Analyze and adjust
Content marketing isn’t a set-it-and-forget-it situation. Much as you’re constantly adjusting your sales pitches and refining your messaging, you’ve got to continuously adjust your content strategy based on performance.
Start by examining metrics that matter at different funnel stages. At the top, you’re looking for page views, uniques, sessions, and social shares. You’ll also be looking for pages per session, which show that your audience is following CTAs and links to other content on your site.
In the middle of the funnel, look for time-on-site, which will gauge how long your audience is staying on a given story. Obviously, longer is better. If you’re seeing an average time-on-site of less than a minute, you need to make adjustments. Audit your content for quality and make sure you aren’t using bait-and-switch headlines. As your content game matures, you’ll also want to start measuring return viewers, which provides insight into whether or not you’re building a loyal audience that returns to consume additional content.
At the bottom of the funnel, the only metric that matters is conversion—for instance, your prospects are requesting demos or asking to speak to a sales rep to learn more.
You should be reporting on each of these metrics monthly and quarterly, and adjusting your content when you see metrics failing at each stage of the funnel. For example, if you’re not getting enough overall traffic, you might need to retool your approach to SEO or adjust the topics you cover. If you’re finding that people aren’t making their way to the bottom of the funnel, you should analyze the behavior flow of your readers using Google Analytics to see where their interest is tapering off.
Remember: You’re going to need to continually retool and adjust your topics and how you cover them based on performance, which leads us to our next point…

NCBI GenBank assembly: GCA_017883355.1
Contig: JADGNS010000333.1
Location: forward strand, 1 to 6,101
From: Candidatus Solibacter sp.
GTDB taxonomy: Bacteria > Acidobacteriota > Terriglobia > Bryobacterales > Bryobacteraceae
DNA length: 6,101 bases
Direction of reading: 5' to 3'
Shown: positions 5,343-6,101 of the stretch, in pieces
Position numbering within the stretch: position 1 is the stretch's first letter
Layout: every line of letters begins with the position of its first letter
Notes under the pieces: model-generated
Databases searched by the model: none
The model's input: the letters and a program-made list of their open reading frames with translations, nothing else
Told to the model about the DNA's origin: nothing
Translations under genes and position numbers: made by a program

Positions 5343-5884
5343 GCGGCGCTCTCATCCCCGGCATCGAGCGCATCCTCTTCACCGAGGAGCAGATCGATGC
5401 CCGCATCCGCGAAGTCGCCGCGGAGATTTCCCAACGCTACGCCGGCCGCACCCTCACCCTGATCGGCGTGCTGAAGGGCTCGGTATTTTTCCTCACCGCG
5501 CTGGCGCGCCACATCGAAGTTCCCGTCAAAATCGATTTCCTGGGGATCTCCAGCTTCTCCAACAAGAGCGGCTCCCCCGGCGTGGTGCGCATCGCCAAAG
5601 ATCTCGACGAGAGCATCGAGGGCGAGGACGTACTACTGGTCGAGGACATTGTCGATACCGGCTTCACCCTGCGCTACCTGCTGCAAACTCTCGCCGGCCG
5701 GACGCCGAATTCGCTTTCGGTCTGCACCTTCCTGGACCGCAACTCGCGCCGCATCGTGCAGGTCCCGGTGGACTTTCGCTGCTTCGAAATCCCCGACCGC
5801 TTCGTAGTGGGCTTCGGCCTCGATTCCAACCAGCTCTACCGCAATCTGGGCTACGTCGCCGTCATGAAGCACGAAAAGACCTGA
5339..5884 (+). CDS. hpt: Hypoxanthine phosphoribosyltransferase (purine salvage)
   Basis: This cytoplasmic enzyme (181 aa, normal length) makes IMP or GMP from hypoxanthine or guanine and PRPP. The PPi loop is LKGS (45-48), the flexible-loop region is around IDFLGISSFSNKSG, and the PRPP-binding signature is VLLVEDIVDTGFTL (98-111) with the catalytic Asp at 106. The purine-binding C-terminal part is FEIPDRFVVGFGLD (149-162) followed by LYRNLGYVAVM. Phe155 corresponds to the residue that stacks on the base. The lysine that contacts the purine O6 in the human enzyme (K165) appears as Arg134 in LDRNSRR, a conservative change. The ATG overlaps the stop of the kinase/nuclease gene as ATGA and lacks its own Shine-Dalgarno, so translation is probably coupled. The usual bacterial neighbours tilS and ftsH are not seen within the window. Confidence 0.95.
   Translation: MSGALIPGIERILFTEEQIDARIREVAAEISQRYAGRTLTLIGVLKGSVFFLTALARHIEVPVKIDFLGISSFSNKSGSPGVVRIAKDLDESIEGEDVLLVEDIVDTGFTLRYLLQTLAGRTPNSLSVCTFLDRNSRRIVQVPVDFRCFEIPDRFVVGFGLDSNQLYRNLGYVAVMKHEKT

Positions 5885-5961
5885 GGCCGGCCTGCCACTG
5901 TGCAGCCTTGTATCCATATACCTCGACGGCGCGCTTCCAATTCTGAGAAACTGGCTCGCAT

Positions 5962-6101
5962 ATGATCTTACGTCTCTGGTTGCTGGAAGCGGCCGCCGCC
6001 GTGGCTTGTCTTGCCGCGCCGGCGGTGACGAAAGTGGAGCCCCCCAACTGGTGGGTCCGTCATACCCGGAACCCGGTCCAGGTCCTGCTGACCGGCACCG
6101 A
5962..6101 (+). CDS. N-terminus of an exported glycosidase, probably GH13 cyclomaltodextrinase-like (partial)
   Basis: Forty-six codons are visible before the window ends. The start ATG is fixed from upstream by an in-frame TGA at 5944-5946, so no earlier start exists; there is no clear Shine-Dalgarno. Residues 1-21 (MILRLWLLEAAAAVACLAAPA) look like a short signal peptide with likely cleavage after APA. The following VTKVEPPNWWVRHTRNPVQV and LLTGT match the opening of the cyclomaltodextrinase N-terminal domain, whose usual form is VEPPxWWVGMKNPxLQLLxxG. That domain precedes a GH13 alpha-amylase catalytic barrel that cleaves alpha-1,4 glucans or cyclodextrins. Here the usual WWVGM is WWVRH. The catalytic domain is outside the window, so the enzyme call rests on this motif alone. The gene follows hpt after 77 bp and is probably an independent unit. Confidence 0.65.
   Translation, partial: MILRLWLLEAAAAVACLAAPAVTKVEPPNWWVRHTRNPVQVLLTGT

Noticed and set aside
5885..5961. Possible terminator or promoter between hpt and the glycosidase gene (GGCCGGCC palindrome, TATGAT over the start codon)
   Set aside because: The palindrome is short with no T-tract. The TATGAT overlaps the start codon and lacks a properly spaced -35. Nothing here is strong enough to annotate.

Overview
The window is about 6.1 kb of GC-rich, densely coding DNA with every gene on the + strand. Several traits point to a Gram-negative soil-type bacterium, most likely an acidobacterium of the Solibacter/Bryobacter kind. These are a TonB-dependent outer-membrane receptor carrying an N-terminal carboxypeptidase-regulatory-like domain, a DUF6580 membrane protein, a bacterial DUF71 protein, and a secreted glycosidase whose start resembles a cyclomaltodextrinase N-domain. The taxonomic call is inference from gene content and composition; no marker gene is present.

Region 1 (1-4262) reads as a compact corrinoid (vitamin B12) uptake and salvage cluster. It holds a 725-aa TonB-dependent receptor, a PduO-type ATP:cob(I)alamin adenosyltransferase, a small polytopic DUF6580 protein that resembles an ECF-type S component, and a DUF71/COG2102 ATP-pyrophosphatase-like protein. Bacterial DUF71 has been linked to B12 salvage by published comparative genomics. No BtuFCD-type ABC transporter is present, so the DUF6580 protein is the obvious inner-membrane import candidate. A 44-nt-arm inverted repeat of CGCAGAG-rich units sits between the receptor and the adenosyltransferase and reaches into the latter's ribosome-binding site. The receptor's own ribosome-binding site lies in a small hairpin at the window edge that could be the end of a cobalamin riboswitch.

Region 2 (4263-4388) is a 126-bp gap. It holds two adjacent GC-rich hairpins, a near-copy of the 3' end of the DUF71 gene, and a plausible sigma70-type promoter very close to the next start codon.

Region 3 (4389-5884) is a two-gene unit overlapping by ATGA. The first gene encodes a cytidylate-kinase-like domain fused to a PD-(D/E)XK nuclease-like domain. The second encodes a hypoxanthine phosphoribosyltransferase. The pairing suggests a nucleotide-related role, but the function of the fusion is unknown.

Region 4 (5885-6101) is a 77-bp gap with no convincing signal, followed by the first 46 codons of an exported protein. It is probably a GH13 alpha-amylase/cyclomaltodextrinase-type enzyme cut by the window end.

Play the long game
Content marketing isn’t a sprint. It’s not even a marathon. In fact, there’s no finish line at all. You’re never done when it comes to content marketing, so strap in for the long haul. You’re going to need to allocate resources accordingly and determine who’s in charge of producing content and monitoring its performance. If you’ve got internal resources who can write, design, and post content, great. If not, consider engaging a content partner who can understand your business, its audience, and the content
they’re looking for.
If there’s no long-term plan in place with clearly delineated owners at every stage of the process, you’re going to lose momentum quickly. That usually results in creating poor-quality content that doesn’t work or even no content at all—and that means you’re leaving money on the table.
Never stop learning
What you just read is Content Marketing 101—something sorely (and sadly) needed by too many enterprise revenue teams. Consider subscribing to blogs and newsletters from expert sources like Buffer, HubSpot, and the Content Marketing Institute. Tactics and technologies are constantly evolving, you’ll want to stay ahead in order to create content that continues to resonate with your prospects.
Great content marketing takes time and effort, but when done right, it’ll drive leads and help you sell more effectively. And the flip side is that if you’re not delivering the content your prospects want, your competitors will.
Content marketing is both cheaper and more effective than traditional marketing, but many enterprise revenue teams still struggle with producing valuable content (or producing any content at all). Start by identifying your audience and its needs, and customizing your content to meet those needs at every stage of the funnel. From there, focus on delivering value, and continually adjust your approach based on performance—you’ll have far greater success at driving leads and conversions.